Another 21st century “fact-of-life” is this. Parents of all religious persuasions in America’s middle and lower economic classes are facing a common and urgent crisis – urban and rural school districts that increasingly fail to prepare their children for participation in the increasingly competitive global economy.
Organizations concerned about this crisis, such as the Gates and Walton foundations, recognize and celebrate the historical success of Catholic schools in serving low-income families. But, they are not willing to bet their money on the slim possibility that these schools will survive much less expand. These foundations have “run the numbers.” The true cost of quality K-12 education runs somewhere in the neighborhood of $10 – 15 thousand dollars per student. The conclusion: there are simply not enough philanthropic dollars out there. Consequently, these powerful private funders are betting entirely on state supported charter schools to revive urban education.
Coincidently, among the populations most experiencing the dire effects of this education crisis is the rapidly growing population of predominantly Catholic Hispanic immigrants. Nationally, high school graduation rates for Hispanics are catastrophically low and appear to be getting worse.
All of this leads me to question whether this really is an opportune time for the Church to recommit and reinvest its limited resources and energies in a separate school system? Are we not, perhaps, being called to take another way.
One might recall that back in the late 19th century there was one American Archbishop who did propose a different way. Rather than building a separate school system, Archbishop John Ireland of Saint Paul, Minnesota, wanted to work with the public schools and with other communities of faith to assure that the public system itself met the educational needs of all the children. In Ireland’s vision, the catechization and enculturation of young Catholics would take place within the public school buildings during released time in rented classrooms and by Church employees. This idea was squelched by the rest of the American Church (with no little thanks to the Jesuits, by the way.) But one must wonder what might have happened to inner city public school systems over the last half-century had the churches – ours and others’– become and remained intimately involved with the schools.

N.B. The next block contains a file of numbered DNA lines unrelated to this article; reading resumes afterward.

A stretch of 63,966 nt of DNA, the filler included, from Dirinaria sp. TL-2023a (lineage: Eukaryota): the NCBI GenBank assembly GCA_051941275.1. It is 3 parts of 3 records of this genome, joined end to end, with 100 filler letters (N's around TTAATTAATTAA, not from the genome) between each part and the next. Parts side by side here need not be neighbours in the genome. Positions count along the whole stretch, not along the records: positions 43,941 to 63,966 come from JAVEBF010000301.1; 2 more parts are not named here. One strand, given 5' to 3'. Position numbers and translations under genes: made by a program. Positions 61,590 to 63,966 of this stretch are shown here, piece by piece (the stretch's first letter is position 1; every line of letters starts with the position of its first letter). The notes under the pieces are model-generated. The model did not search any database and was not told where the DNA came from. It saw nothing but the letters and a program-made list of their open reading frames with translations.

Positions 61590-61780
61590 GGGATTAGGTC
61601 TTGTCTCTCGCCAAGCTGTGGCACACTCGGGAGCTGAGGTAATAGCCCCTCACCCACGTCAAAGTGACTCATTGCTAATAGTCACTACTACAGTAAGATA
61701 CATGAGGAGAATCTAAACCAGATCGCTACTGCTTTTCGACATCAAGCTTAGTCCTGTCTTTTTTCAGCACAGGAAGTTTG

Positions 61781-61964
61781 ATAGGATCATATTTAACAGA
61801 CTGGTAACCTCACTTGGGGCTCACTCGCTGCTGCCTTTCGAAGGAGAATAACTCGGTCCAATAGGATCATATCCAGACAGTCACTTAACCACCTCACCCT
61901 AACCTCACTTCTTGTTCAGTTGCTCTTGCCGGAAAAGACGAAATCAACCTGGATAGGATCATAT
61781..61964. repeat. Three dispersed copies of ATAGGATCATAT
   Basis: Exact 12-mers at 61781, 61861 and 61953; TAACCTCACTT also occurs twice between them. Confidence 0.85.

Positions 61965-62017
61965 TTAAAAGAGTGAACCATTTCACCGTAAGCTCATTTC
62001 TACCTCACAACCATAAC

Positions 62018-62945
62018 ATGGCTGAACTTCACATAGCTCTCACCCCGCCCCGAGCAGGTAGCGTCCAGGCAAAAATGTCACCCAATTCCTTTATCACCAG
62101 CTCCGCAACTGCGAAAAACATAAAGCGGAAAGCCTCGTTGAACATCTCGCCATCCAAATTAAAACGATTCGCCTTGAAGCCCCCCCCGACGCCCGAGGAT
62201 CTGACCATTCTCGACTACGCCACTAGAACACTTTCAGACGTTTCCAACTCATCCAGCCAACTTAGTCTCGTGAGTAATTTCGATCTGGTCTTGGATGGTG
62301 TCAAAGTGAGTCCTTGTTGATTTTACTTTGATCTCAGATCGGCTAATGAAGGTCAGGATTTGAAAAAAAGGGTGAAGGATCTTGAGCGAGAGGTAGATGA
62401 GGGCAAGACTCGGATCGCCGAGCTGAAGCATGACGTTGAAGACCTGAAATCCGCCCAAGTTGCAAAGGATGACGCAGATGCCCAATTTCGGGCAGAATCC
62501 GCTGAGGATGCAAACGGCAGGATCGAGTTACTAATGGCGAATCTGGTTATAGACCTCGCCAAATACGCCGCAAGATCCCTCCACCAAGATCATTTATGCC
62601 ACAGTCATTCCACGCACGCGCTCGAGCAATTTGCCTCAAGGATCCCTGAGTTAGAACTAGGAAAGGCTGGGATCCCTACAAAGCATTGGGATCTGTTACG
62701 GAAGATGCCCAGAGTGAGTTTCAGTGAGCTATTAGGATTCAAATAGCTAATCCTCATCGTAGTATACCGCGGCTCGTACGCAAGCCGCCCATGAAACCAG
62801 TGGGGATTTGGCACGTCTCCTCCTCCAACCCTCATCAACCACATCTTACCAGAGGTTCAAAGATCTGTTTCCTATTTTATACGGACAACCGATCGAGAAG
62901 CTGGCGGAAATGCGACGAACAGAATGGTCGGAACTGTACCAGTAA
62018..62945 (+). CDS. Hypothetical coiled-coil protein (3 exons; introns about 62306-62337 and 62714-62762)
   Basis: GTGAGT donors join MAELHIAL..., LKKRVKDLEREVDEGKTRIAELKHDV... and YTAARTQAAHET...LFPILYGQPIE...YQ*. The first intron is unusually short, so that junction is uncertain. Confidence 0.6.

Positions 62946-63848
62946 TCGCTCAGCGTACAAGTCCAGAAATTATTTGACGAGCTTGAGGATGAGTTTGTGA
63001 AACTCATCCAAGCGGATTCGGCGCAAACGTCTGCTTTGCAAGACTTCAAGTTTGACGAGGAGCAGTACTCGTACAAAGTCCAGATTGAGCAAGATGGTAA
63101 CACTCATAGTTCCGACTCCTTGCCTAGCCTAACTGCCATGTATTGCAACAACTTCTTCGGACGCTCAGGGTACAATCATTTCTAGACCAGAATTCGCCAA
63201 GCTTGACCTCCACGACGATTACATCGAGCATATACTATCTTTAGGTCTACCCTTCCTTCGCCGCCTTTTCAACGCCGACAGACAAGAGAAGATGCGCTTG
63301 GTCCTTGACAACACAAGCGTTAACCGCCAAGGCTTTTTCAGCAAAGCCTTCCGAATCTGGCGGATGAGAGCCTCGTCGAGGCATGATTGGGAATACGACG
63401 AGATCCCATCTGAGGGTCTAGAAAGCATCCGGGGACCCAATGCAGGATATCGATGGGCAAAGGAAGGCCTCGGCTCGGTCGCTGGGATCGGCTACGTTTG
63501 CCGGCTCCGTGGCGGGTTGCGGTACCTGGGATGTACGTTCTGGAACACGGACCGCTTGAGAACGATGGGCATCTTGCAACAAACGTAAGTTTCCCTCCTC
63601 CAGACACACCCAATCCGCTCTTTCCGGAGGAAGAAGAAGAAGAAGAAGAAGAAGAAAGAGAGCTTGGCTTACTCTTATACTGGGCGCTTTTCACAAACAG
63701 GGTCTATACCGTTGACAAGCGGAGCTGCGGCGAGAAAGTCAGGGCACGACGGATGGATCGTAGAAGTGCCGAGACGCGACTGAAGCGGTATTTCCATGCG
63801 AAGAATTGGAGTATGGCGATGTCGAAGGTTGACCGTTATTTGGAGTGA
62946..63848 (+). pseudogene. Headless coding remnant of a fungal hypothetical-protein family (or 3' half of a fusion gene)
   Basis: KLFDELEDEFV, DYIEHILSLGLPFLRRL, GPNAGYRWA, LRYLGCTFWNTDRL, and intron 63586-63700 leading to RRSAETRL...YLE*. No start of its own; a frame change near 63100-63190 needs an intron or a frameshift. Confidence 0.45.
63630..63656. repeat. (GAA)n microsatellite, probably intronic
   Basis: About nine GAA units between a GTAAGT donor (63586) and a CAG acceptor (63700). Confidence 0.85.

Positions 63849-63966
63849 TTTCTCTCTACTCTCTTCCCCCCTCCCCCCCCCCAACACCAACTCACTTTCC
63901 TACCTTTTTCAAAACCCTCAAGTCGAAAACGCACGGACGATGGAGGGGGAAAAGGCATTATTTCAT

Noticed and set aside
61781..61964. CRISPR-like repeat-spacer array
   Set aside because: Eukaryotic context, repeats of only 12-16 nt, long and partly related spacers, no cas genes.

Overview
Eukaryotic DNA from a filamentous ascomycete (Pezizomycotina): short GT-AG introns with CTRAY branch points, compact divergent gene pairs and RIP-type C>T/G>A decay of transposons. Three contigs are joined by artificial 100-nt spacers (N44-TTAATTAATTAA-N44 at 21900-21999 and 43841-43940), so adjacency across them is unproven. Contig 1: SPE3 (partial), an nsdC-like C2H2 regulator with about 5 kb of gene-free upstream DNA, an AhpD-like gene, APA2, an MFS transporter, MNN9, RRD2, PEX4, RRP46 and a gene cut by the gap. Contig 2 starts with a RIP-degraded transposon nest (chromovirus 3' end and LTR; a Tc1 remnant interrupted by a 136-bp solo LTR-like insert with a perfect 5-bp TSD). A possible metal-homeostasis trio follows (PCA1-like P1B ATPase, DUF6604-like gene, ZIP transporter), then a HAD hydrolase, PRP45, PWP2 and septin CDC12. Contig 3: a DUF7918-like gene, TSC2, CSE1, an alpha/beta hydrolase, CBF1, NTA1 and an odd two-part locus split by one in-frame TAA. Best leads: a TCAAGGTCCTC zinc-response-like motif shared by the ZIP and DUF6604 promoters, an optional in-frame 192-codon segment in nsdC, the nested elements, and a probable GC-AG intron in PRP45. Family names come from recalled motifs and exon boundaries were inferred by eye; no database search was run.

Perhaps the charter school movement has created a new opportunity to test John Ireland’s vision. Ironically, the followers of Islam seem to have achieved something like that vision in a school near Minneapolis. Tarek ibn Ziyad Academy (TiZA) is an elementary school (K-8) in Inver Grove Heights, Minnesota. The school is sponsored by Islamic Relief USA and conducted in facilities leased from them. Religious practice and instruction take place in the same facility after official school hours.
Around 80% of TiZA’s students are English language learners and 77% qualify for Free or Reduced Price Lunch. Despite this, the school has one of the highest reading scores in Minnesota on standardized tests and a long, long waiting list.